Belkin's FastFit Bluetooth Wireless Keyboard Case is well crafted and nicely designed, but can a QWERTY keyboard made to fit within the iPad mini's diminutive form factor be truly useful?
Google has dipped its toes into the home media space before with Google TV, Project Tungsten and the Nexus Q, but the company has yet to see success in the living room. Is the Chromecast destined to be the commercial success Google has been looking for?
While the world is seemingly full of available USB ports and wall chargers, somehow it's always missing the appropriate cable when you need it. Enter the Charge Card: a flat, credit-card-sized USB "cable" that can be easily carried in a wallet, and now supports Apple's Lightning connector.
Apple unveiled the latest incarnation of its hot-selling MacBook Air lineup at WWDC 2013, taking somewhat of a gamble in concentrating on greatly extended battery life in lieu of a more conventional performance boost. But did that bet pay off?
After decades in the car audio industry, and many years spent as a consumer device and accessory maker, Scosche recently debuted its first Bluetooth car stereo receiver in the controlFREQ, a single DIN head unit that can be controlled with smartphone app.
GOAL ZERO has made a name for itself with a lineup of flexible, solar-based charging equipment tailored to outdoorsy users, but the company's latest products, including the portable Switch 8 system, represent a direct play for the attention of mainstream consumers.
When Apple switched to the proprietary Lightning protocol with its latest salvo of iOS device launches, many users were pushed toward Bluetooth solutions in lieu of true Lightning-capable speakers, but compromises in sound quality provided for less-than-stellar performance. Definitive Technology looks to change that with its new Sound Cylinder, a high-end Bluetooth-enabled speaker that delivers true 2.1 channel audio.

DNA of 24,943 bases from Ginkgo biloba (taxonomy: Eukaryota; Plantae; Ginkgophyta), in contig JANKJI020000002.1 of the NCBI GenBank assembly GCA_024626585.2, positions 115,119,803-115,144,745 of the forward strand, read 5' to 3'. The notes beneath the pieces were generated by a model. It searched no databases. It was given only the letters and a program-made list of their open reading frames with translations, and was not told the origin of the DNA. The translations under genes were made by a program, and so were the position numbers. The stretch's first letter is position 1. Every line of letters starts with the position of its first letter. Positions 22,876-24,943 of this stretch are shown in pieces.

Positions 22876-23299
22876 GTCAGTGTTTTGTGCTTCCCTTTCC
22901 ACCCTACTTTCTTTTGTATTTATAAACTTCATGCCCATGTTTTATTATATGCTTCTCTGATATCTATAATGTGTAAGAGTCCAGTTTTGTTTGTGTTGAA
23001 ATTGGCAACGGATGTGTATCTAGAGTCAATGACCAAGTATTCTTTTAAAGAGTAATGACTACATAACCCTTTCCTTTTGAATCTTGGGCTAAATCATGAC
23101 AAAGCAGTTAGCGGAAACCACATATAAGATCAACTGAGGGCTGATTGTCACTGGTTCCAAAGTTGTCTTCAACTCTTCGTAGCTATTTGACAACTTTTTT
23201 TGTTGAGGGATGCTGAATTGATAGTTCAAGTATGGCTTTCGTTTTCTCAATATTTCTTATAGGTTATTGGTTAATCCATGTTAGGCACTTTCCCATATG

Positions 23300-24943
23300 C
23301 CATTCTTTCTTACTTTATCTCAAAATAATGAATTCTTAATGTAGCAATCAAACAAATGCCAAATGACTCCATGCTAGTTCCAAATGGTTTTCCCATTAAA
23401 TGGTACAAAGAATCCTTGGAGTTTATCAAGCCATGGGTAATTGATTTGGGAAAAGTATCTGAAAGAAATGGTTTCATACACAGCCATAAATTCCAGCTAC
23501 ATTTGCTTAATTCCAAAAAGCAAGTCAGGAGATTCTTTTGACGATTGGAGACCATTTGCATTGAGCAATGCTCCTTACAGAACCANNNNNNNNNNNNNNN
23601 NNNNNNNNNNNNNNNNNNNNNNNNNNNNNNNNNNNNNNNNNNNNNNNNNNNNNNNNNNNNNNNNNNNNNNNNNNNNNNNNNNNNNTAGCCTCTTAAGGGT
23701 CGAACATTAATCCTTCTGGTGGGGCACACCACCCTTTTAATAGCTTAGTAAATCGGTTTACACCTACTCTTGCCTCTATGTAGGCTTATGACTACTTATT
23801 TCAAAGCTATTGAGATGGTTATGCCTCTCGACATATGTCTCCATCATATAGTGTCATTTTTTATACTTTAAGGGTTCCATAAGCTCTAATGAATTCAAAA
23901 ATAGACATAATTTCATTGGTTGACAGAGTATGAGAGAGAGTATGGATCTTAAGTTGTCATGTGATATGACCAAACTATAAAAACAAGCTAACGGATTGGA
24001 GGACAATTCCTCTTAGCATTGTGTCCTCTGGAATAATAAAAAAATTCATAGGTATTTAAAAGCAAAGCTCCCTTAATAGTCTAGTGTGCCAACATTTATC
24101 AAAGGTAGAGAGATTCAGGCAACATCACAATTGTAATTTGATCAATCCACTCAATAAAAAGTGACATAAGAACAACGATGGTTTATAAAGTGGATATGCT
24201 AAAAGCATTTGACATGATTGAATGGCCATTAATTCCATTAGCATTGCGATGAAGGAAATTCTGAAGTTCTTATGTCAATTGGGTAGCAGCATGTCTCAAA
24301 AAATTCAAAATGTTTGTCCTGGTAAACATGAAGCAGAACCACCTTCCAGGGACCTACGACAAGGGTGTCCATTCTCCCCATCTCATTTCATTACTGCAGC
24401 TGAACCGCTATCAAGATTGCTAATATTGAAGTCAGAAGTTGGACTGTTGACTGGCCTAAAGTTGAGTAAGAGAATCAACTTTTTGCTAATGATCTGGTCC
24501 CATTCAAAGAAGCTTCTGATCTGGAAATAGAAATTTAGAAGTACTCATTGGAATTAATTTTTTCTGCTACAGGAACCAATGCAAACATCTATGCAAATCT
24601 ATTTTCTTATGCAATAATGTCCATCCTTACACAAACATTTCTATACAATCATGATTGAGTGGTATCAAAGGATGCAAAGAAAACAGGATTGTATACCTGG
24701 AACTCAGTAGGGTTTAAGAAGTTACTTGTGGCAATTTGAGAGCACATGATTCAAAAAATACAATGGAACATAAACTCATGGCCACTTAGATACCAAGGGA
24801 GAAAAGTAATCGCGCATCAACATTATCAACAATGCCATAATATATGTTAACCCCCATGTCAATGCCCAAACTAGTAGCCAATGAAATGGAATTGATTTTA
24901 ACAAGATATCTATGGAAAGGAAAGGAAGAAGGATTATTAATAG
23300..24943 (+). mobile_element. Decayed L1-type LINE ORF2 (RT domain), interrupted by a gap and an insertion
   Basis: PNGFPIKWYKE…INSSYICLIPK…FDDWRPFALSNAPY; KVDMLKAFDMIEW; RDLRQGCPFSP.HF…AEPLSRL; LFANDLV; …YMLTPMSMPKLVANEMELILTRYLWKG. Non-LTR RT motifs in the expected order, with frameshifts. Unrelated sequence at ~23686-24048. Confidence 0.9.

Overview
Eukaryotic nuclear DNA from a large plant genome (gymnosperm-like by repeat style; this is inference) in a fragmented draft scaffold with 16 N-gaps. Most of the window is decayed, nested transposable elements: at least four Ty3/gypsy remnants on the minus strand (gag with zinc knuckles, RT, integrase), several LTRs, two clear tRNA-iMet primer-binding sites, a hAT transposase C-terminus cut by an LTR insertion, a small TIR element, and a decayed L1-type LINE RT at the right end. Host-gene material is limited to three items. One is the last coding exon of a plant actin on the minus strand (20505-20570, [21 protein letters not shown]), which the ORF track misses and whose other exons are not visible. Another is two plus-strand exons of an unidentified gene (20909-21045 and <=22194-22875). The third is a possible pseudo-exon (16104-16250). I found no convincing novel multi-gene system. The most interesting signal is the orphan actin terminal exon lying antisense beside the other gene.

Apple's new iPad mini is likely to become its most popular iPad, due to a light, thin design that delivers tablet optimized apps in a more portable package at a reduced price.
Arguably the biggest surprise product debut from Apple in 2012 is the new fourth-generation iPad, a tablet that replaces its predecessor and doubles its performance after less than a year on the market.
The new 13-inch MacBook Pro with Retina display brings Apple's much-heralded high-resolution screen to its most popular notebook model. It's a beautiful, powerful machine, but does it justify its $500 premium over the price of the legacy 13-inch MacBook Pro?
Apple's new fifth generation iPod touch takes the model upscale, with a higher entry price that supports better components and features while making room for the newly redesigned iPod nano (and last year's iPod touch) below it.
Apple's new seventh generation iPod nano changes the model's direction from being a square, wearable, audio-only faux-iOS device to being a sort of mini iPod touch, but lacking any cameras, mic, WiFi or apps beyond the typical iPod features bundled with it.
iPhone 5 adds a larger screen to a much lighter, thinner case, boasts dramatically faster 4G LTE mobile service, improves its cameras and is much faster in both graphics and core performance.
The new Apple TV delivers 1080p video along with the features and revamped user interface of "Software Update 5," a free update to existing second generation Apple TV users.
Amazon's new Kindle Fire represents the company's first device to move beyond black and white ebook readers and into the realm of apps, music, videos and magazines, delivered using a color touchscreen.
Apple's iPhone 4S, at first glance, seems largely to be a refreshed iPhone 4. It is, but it also is not, thanks to three powerful new features that transform what has been the world's most popular smartphone into a vastly improved new version of itself.